Saturday, June 24, 2006

Books, books, books…and movies too!

Books I was reading in the last week:

Extremely Loud & Incredibly Close by Jonathan Safran Foer. Finished it last Sunday. See my review below.

Max Weber’s Essays in Sociology. This one really exercises my reading muscles. Did not finish it before it had to go back Friday. Did not expect to. I’m sending for it again in a month or so.

Destroying World Order by Francis A. Boyle. A specialist in international law examines U. S. Foreign Policy regarding Iraq and the Middle East over the last half century. This one was supposed to go back today but I had two chapters left so the librarian renewed it for me again on the understanding that I really will finish and return it ASAP.

American Theology: The Peril and Politics of Radical Religion, Oil, and Borrowed Money In the 21st Century by Kevin Phillips. I’ve been eagerly awaiting my turn for this one. I got In queue for it months ago. I brought it home last Friday, knowing that I have only three weeks as there is quite a substantial queue behind me. I figured I would need to read 120 or so pages per week if I didn’t want to wait months for a second turn. I read less than twenty. Am still in the first chapter. Other reading, both on and offline, and a lot of writing and research this past week threw me off that schedule. I am especially interested in his theme. As an ex fundie myself I’ve seen first hand how radical religion operates. It is one of my personal nightmares that people like the people who once had dominion over my mind will gain enough political power to attempt to reinstate that dominion but this time with the power of the State and its concomitant powers to deprive me of life or liberty or livelihood.

The Search for Signs of Intelligent Life in the Universe by Jane Wagner. This is the Broadway play from 1985 in which Lilly Tomlin played every one of its dozen or so characters. It is a critique of modern society that is very funny and yet very thought provoking. I watched a DVD video of one of the performances a few weeks ago and was awestruck by it. I am fairly sure that there are whole sections in this version that were not in that filmed version I saw. I’m awestruck by contemplating one woman memorizing over a hundred pages of text and then not just speaking it but performing it while switching back and forth among a dozen or more personas, on stage in one go in front of an audience.

Lupus: Everything You Need to Know edited by Sasha Bernatsky, MD and Jean-Luc Senecal, MD, FRCP, FACR. I’m reading this for research on two accounts. One of my favorite novelists, Flannery O’Conner, lived with this and died of it. And I’m am contemplating inflicting it on a character in one of my stories. Aren’t I diabolical?

A few of the books on this coming week’s agenda because I have limited time left with them:

Night by Elie Wiesel. This will be a re-read. I got in queue for it when Oprah announced it for the book club months ago. Am just now getting my turn with it and I know the queue behind me is still in the double digits. I once had my own copy of this one.

Media Control: The Spectacular Achievements of Propaganda by Noam Chomsky. My interests in writing, journalism, the media, politics, propaganda and much more intersect in this book’s theme.

Excavating Jesus: Beneath the Stones, Behind the Texts by John Dominic Crossan & Jonathan L. Reed. Just because I’m no longer a fundamentalist does not mean that I’ve lost interest in the stories that shaped my life. Far from it. They are more important than ever to me because they are the same stories that have shaped the world as we know it today.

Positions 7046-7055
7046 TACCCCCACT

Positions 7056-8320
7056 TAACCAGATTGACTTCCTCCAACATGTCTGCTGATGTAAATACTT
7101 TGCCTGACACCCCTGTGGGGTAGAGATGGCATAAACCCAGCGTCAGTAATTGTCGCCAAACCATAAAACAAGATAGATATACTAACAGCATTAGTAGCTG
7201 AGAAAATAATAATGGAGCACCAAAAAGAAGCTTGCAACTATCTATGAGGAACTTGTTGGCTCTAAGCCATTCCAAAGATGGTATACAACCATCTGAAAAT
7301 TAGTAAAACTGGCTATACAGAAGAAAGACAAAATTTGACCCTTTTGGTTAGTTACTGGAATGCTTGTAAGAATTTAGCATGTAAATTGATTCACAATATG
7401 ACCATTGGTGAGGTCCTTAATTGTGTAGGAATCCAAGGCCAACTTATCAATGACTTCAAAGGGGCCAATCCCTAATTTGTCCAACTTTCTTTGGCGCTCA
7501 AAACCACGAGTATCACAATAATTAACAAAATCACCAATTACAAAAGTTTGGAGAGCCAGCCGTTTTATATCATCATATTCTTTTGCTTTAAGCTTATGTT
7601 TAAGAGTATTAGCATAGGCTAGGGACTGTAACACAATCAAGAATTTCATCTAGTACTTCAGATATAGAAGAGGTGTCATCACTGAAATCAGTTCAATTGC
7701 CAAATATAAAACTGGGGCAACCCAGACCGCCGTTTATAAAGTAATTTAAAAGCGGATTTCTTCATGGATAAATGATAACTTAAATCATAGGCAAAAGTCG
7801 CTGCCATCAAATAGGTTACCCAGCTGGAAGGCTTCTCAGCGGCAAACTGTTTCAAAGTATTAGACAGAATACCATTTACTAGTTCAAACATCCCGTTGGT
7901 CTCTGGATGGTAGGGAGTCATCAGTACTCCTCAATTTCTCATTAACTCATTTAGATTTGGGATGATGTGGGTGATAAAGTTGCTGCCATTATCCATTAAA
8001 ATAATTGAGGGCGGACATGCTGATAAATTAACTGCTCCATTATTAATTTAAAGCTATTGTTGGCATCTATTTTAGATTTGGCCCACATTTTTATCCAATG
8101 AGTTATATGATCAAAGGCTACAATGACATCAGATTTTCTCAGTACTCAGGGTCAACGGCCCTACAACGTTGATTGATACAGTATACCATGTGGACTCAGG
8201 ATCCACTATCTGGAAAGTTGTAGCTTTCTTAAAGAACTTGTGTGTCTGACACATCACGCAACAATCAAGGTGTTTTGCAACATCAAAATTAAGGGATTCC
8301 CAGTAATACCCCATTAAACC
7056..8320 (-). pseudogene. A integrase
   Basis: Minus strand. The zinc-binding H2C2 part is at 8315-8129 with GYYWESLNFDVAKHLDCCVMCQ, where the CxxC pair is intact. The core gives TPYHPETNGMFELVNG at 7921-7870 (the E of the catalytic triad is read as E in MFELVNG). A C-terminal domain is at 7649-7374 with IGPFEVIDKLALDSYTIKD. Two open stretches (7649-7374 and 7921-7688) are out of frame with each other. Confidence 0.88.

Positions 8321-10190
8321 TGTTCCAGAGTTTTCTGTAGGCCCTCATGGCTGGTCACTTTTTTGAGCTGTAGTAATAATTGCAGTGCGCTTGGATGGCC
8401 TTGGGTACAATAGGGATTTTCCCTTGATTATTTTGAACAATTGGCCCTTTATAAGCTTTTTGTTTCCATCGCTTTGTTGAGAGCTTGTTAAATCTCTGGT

All the Shah’s Men: An American Coup and the Roots of Middle East Terror. by Stephen Kinzer. This story of American involvement in the overthrow of Iran’s democratically elected Prime Minister in August of 1953 and the subsequent installation of the Shah is the key to understanding current events in the Middle East.

The Republican War on Science by Chris Mooney. The subversion of the principles of scientific inquiry and of the communication of relevant information needed by citizens in a democracy in order to fulfill their role as informed voters for those who will be making law and policy described by Mooney is chilling. Loosing free access to the facts that impact ones life is the first step towards loosing persona liberty.

Solstice Wood by Patricia A. McKillip. The last several novels I read were on the serious side. I’m in the mood for something light and magical. When I used to binge on fantasy, Patricia McKillip was a relative newcomer whose books I looked forward to.

The book that came home with me today that I am the most excited about is Gregory Maguire’s Son of a Witch. It is the sequel to his Wicked which is a retelling of the Oz story casting the Wicked Witch as the sympathetic protagonist. Maguire writes fantasy that is at once page-turning adventure and biting critique of society. My husband and I read Wicked around Christmas and have been in queue for our turn with the sequel ever since.

Saturday night though will be devoted to movies more than books. I’ve taken to spending part or all of the night I spend with my husband’s grandmother watching DVDs on my laptop. This weekend I am taking with me:

Point of Order. The story of the fall of Senator Joseph McCarthy.
Iron Jawed Angels. The story of women’s fight for the right to vote at the turn of the last century.
Ruby Bridges. The story of the African-American girl who was the first to integrate her New Orleans school.
Miss Congeniality 2. A comedy staring Sandra Bullock.
Twisted. A thriller starring Ashley Judd.

1 tell me a story:

Jamie 6/24/2006 5:07 PM  

Sounds like you have your eyes full for awhile. Lilly Tomlin is wonderful, I also like Steve Martin too.

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